In the archaic days of law enforcement (think 2006), an alert police officer, obscured by the cover of brush or a hill, sat patiently with a radar gun, waiting for a car to fly by at 90 miles per hour before sounding the sirens. But in this age of advanced technology, lead-footed motorists may never see flashing red-blue lights before getting a ticket — caught speeding, not by a police officer, but through the eye of a camera.
Although widely used in Europe and Australia, so-called “speed cameras” are a relatively new innovation for US law enforcement. Speed cameras are high-tech digital cameras that take pictures of vehicles exceeding the speed limit (many are programmed to photograph vehicles traveling 11 miles or more over the posted limit). They not only get a photo of the vehicle’s license plate, but also record the date, time, location and vehicle speed. These cameras are usually found in three different positions: mounted on poles, attached to traffic lights, or housed in vans or other mobile units. When a vehicle passes one of the cameras and exceeds the predetermined speed limit, the camera will quickly take a series of photos to record the violation. The photos are then processed by an analyst, who tracks the license plate number and identifies the registered owner (so even if a vehicle’s owner is not the one driving, they will still receive the ticket). Citations are usually sent 1-2 weeks after the violation, along with copies of the vehicle’s photos and clocked speed.
While speed cameras remain controversial, a recently released report from the Insurance Institute for Highway Safety (IIHS), a non-profit organization funded by the auto insurance industry, showed that the cameras can, in fact, be very effective at deterring speeders. The report, which analyzed data from a fixed speed camera enforcement program on a busy highway in Scottsdale, Ariz., found that the number of drivers traveling faster than 75 miles per hour decreased from 15 percent without cameras to 1 to 2 percent with cameras. . Comparing speeds on the camera-laden highway to speeds on nearby highways without cameras, researchers also concluded that the Scottsdale program was associated with a whopping 95 percent decrease in the likelihood that a driver would exceed 75 miles per hour.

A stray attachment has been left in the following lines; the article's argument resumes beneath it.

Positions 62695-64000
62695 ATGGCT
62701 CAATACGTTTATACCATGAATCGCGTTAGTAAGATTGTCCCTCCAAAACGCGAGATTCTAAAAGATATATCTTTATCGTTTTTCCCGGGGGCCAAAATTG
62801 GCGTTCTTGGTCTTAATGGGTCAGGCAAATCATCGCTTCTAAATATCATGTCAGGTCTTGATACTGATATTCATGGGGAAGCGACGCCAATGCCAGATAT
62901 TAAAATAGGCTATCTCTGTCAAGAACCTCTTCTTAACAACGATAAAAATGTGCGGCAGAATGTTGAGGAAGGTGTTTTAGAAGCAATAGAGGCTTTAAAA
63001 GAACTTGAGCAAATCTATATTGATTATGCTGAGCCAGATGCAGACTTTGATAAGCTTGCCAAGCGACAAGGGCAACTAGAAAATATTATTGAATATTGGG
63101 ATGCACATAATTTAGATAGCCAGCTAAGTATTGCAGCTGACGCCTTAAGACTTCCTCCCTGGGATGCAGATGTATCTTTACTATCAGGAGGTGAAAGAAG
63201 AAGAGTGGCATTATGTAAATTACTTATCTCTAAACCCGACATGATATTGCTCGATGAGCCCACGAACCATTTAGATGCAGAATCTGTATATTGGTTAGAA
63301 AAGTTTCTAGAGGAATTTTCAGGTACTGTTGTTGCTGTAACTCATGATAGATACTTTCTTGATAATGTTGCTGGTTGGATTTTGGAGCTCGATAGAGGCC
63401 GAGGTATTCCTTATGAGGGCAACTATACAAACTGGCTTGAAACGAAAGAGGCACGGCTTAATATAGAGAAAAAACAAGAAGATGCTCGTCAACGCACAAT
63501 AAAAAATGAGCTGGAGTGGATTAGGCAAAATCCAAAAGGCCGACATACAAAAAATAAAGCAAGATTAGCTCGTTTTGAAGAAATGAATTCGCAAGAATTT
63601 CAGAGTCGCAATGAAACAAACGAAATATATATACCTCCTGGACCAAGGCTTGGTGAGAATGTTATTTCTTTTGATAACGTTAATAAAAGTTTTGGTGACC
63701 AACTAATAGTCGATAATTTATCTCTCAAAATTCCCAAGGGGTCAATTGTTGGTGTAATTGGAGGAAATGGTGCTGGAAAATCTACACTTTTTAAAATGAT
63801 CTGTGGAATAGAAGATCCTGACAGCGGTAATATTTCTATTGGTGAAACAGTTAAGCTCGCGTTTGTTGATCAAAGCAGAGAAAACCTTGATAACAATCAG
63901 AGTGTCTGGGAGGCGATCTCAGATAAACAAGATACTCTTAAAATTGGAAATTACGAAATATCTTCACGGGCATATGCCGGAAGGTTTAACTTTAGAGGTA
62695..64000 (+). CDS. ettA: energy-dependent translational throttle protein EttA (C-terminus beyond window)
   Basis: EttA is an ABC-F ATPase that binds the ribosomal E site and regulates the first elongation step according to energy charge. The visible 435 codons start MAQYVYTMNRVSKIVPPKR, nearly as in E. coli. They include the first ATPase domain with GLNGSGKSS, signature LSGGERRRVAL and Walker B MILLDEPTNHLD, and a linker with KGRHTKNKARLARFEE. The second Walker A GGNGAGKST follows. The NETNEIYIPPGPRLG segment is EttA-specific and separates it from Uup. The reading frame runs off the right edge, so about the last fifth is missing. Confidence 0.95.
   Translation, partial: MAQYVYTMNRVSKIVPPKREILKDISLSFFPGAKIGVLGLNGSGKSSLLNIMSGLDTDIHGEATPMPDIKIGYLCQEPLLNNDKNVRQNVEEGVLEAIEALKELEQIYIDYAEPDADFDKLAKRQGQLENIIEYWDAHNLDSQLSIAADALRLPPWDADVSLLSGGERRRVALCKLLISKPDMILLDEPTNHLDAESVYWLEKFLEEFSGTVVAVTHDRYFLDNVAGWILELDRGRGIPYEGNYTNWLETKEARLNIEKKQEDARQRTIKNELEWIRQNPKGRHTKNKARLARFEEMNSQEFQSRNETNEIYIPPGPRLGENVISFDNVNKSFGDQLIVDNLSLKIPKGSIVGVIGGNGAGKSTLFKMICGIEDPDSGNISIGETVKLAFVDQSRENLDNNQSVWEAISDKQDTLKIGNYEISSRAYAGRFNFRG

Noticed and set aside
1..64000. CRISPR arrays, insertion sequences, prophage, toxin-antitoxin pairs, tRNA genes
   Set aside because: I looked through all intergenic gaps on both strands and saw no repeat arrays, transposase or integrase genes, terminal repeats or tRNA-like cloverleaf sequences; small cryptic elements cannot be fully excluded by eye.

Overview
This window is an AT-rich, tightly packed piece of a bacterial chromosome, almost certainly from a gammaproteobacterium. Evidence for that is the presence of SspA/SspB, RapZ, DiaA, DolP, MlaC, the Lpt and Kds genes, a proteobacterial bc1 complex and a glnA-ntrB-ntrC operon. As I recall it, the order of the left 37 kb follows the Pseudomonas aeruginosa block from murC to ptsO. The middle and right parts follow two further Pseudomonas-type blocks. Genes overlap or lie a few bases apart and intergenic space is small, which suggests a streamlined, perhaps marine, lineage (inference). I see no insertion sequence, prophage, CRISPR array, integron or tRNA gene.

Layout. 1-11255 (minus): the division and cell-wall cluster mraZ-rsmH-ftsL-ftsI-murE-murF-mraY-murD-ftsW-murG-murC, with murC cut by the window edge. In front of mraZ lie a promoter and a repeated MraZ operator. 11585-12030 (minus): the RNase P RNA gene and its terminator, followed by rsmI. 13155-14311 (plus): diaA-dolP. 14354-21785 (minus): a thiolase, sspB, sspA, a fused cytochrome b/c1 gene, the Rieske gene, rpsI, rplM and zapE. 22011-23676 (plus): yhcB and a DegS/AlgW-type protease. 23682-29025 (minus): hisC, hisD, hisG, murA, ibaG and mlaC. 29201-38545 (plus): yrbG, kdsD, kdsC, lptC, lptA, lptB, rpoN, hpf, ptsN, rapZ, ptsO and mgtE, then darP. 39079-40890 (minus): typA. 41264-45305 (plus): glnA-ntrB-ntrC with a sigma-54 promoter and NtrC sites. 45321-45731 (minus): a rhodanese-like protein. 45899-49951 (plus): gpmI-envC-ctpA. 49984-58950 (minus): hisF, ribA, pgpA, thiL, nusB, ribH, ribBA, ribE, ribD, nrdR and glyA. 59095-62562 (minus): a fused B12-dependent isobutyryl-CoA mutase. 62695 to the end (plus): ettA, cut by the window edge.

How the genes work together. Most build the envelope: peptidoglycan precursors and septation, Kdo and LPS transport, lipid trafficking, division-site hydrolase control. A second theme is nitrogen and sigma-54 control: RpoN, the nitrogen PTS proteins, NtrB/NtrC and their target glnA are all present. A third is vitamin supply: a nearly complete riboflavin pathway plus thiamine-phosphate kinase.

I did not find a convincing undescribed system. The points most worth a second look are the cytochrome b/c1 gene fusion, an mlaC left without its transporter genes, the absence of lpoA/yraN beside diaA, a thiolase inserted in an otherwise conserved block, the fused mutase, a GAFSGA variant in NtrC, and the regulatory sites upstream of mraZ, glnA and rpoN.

Another area, Montgomery County, MD, uses both fixed and mobile speed cameras to enforce speed limits of 35 miles per hour or less — especially in school zones. This suburb of Washington, D.C., began using speed cameras in May 2007, charging a flat fee of $40 for each person given a ticket. By comparing driving speeds 6 months before the cameras were used with those 6 months after they got the cameras, the researchers found that speeding in enforcement areas dropped by 70 percent. In addition, the tickets earned more than $2 million in revenue for the area.
Surprisingly, support for speed cameras is also quite high among motorists. Surveys have shown that around 60 percent of motorists support speed cameras, which, while not an overwhelming majority, is more than one would expect. But without putting cameras on every stretch of road, many question their effectiveness. While the IIHS study produced many positive results, it also indicated that once drivers were outside the posted camera zone (an area of about 8 miles), they quickly reverted to speeding. And another argument against the cameras is that ticketed drivers never get a chance to face an accuser — at least not a human one.